Yoga gurus from India later introduced yoga to the west, following the success of Swami Vivekananda in the late 19th and early 20th century. In the 1980s, yoga became popular as a system of physical exercise across the Western world. Yoga in Indian traditions, however, is more than physical exercise, it has a meditative and spiritual core. One of the six major orthodox schools of Hinduism is also called Yoga, which has its own epistemology and metaphysics, and is closely related to Hindu Samkhya philosophy.
Many studies have tried to determine the effectiveness of yoga as a complementary intervention for cancer, schizophrenia, asthma, and heart disease. The results of these studies have been mixed and inconclusive, with cancer studies suggesting none to unclear effectiveness, and others suggesting yoga may reduce risk factors and aid in a patient’s psychological healing process.
- Goal of Yoga
- Schools of Yoga
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- Pre-Vedic India
- Vedic period (1700–500 BCE)
- Preclassical era (500–200 BCE)
- Classical era (200 BCE – 500 CE)
- Middle Ages (500–1500 CE)
- Modern history
- Yoga physiology
- Yoga compared with other systems of meditation
- International Yoga Day
There are very many compound words containing yoga in Sanskrit. Yoga can take on meanings such as “connection”, “contact”, “union”, “method”, “application”, “addition” and “performance”. In simpler words, Yoga also means “combined”. For example, guṇáyoga means “contact with a cord”; chakráyoga has a medical sense of “applying a splint or similar instrument by means of pulleys (in case of dislocation of the thigh)”; chandráyoga has the astronomical sense of “conjunction of the moon with a constellation”; puṃyoga is a grammatical term expressing “connection or relation with a man”, etc. Thus, bhaktiyoga means “devoted attachment” in themonotheistic Bhakti movement. The term kriyāyoga has a grammatical sense, meaning “connection with a verb”. But the same compound is also given a technical meaning in the Yoga Sutras (2.1), designating the “practical” aspects of the philosophy, i.e. the “union with the supreme” due to performance of duties in everyday life
According to Pāṇini, a 6th-century BCE Sanskrit grammarian, the term yoga can be derived from either of two roots, yujir yoga (to yoke) or yuj samādhau (to concentrate). In the context of the Yoga Sutras of Patanjali, the root yuj samādhau (to concentrate) is considered by traditional commentators as the correct etymology. In accordance with Pāṇini, Vyasa who wrote the first commentary on the Yoga Sutras, states that yoga means samādhi (concentration).
According to Dasgupta, the term yoga can be derived from either of two roots, yujir yoga (to yoke) or yuj samādhau (to concentrate). Someone who practices yoga or follows the yoga philosophy with a high level of commitment is called a yogi (may be applied to a man or a woman) or yogini (traditionally denoting a woman).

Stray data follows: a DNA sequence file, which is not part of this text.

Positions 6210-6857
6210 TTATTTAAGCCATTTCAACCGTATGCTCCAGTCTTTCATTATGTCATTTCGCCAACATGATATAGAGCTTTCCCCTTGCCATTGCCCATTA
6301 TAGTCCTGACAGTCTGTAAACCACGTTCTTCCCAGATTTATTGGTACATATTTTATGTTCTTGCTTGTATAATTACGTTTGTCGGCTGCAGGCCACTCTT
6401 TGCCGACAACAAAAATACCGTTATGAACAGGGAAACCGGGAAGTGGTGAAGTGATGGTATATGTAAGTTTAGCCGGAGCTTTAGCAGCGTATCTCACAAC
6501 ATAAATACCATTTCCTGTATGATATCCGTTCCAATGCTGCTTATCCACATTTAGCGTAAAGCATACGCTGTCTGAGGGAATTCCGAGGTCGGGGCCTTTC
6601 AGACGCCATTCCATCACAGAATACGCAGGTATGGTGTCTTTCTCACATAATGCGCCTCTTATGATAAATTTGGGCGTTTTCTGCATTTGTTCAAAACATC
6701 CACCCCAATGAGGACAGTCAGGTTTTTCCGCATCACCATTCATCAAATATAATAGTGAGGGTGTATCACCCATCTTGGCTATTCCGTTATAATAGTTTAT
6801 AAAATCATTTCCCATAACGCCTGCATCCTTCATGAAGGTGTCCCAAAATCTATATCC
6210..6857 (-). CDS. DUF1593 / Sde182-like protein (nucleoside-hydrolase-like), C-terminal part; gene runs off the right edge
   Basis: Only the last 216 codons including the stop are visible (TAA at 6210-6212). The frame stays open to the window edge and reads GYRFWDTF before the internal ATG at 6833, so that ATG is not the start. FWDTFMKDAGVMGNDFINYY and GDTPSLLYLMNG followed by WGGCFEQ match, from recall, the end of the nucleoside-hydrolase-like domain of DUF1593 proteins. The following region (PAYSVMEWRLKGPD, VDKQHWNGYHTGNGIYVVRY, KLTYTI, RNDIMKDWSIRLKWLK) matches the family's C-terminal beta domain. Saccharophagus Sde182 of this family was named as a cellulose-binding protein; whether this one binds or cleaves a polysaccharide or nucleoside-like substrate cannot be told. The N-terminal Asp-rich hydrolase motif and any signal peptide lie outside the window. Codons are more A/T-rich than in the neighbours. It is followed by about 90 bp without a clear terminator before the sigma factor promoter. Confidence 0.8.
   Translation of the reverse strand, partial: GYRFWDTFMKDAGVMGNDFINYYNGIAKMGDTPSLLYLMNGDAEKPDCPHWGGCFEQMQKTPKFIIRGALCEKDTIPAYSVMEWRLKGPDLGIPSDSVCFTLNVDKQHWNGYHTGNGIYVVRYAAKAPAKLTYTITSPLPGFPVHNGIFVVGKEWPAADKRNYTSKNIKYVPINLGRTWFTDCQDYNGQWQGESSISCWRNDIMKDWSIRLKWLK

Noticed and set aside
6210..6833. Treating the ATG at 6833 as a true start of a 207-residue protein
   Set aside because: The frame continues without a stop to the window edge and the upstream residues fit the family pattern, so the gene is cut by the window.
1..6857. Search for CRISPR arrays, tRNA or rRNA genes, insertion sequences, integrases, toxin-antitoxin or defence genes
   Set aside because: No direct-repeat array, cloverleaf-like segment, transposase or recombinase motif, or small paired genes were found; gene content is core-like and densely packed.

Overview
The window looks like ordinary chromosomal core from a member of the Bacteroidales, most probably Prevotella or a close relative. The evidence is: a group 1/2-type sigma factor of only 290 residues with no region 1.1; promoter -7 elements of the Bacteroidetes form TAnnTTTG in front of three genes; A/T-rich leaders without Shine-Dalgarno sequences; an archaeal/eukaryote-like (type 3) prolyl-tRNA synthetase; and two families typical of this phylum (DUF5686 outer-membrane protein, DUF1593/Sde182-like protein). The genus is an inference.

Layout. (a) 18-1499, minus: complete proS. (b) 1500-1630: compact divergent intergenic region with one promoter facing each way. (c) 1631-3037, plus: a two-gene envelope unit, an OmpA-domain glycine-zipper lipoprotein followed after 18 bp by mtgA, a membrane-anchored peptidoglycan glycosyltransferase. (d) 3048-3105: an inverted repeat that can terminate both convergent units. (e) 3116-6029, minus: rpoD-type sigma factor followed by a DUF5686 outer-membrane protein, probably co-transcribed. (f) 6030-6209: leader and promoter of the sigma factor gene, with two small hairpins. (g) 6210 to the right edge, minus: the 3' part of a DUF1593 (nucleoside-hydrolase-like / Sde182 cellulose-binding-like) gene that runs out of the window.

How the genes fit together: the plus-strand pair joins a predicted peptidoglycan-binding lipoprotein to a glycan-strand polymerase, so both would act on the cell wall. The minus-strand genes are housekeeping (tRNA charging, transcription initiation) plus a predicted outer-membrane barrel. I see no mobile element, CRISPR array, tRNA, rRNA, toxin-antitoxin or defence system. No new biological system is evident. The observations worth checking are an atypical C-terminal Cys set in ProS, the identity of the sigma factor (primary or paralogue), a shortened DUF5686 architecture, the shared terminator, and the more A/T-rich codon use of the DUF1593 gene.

Goal of Yoga
The ultimate goal of Yoga is moksha (liberation), although the exact definition of what form this takes depends on the philosophical or theological system with which it is conjugated.
According to Jacobsen, “Yoga has five principal meanings:
- Yoga, as a disciplined method for attaining a goal;
- Yoga, as techniques of controlling the body and the mind;
- Yoga, as a name of one of the schools or systems of philosophy (darśana);
- Yoga, in connection with other words, such as “hatha-, mantra-, and laya-,” referring to traditions specialising in particular techniques of yoga;
- Yoga, as the goal of Yoga practice.”
According to David Gordon White, from the 5th century CE onward, the core principles of “yoga” were more or less in place, and variations of these principles developed in various forms over time:
- Yoga, as an analysis of perception and cognition; illustration of this principle is found in Hindu texts such as the Bhagavad Gita and Yogasutras, as well as a number of Buddhist Mahāyāna works;
- Yoga, as the rising and expansion of consciousness; these are discussed in sources such as Hinduism Epic Mahābhārata, Jainism Praśamaratiprakarana;
- Yoga, as a path to omniscience; examples are found in Hinduism Nyaya and Vaisesika school texts as well as Buddhism Mādhyamaka texts, but in different ways;
- Yoga, as a technique for entering into other bodies, generating multiple bodies, and the attainment of other supernatural accomplishments; these are described in Tantric literature of Hinduism and Buddhism, as well as the Buddhist Sāmaññaphalasutta;
White clarifies that the last principle relates to legendary goals of “yogi practice”, different from practical goals of “yoga practice,” as they are viewed in South Asian thought and practice since the beginning of the Common Era, in the various Hindu, Buddhist, and Jain philosophical schools.
Schools of Yoga
The term “yoga” has been applied to a variety of practices and methods, including Jain and Buddhist practices. In Hinduism these include Jnana Yoga, Bhakti Yoga, Karma Yoga, Laya Yoga and Hatha Yoga.
The so-called Raja Yoga refers to Ashtanga Yoga, the eight limbs to be practiced to attain samadhi, as described in the Yoga Sutras of Pantajali. The term raja yoga originally referred to the ultimate goal of yoga, which is usually samadhi, but was popularised by Vivekananda as the common name for Ashtanga Yoga.